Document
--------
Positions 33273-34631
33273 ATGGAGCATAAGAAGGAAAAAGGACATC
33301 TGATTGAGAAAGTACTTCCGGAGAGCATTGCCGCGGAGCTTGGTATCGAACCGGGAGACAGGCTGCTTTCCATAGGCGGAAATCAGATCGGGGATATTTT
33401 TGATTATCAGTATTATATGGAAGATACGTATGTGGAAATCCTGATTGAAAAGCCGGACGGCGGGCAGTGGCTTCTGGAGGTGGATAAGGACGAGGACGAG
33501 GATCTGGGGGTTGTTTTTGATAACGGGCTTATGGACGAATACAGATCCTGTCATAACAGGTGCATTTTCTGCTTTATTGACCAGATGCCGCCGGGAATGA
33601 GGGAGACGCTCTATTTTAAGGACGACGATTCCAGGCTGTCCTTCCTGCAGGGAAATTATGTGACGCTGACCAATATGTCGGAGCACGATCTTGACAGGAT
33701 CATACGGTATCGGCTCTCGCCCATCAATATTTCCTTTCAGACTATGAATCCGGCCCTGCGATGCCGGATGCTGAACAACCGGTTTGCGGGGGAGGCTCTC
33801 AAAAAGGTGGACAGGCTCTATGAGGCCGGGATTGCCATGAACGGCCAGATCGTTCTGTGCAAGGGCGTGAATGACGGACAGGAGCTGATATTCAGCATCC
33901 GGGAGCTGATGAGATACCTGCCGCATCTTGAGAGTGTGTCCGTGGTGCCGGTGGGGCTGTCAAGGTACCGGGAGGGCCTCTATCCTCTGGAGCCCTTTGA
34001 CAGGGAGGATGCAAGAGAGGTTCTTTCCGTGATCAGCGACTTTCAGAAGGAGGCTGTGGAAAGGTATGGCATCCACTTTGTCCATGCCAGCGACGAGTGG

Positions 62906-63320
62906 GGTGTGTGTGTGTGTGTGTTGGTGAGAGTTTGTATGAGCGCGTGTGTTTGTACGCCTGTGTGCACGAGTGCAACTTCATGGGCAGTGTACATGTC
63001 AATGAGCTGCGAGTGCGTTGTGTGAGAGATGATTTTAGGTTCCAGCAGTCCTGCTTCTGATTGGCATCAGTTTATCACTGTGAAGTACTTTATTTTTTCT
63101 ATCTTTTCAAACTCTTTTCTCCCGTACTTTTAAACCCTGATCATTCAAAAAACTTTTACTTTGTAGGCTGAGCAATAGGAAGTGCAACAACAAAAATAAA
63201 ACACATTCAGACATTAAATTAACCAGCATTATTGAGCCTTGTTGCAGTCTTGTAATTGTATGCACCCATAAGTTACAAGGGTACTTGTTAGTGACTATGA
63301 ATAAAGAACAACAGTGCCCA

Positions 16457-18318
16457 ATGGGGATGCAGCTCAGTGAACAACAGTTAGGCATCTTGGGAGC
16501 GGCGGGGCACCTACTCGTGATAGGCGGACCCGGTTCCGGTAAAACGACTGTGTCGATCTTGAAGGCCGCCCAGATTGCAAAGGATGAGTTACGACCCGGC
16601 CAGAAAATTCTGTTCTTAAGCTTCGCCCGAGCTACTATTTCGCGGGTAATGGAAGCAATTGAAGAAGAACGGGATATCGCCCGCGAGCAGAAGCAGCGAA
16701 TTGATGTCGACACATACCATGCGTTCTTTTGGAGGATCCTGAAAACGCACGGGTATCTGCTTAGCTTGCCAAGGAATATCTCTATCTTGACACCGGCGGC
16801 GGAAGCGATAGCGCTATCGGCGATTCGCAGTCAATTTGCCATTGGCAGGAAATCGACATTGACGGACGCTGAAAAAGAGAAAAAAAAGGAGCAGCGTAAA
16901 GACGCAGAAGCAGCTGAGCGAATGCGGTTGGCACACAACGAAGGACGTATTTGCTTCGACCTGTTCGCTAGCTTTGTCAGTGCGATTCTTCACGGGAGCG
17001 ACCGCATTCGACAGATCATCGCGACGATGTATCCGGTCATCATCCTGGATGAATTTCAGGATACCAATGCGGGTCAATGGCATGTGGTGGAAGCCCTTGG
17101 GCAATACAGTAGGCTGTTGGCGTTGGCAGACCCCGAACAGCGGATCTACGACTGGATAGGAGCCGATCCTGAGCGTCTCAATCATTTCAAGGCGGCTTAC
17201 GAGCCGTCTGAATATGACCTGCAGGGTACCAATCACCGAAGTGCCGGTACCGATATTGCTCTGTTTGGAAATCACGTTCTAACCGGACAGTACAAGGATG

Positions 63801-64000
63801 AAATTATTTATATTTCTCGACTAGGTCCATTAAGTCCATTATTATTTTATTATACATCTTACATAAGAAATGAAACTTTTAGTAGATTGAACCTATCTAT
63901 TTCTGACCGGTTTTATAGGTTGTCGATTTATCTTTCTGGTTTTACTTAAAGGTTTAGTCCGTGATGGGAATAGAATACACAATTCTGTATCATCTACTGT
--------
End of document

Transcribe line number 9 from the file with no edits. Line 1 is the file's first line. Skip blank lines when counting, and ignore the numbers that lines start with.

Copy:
33901 GGGAGCTGATGAGATACCTGCCGCATCTTGAGAGTGTGTCCGTGGTGCCGGTGGGGCTGTCAAGGTACCGGGAGGGCCTCTATCCTCTGGAGCCCTTTGA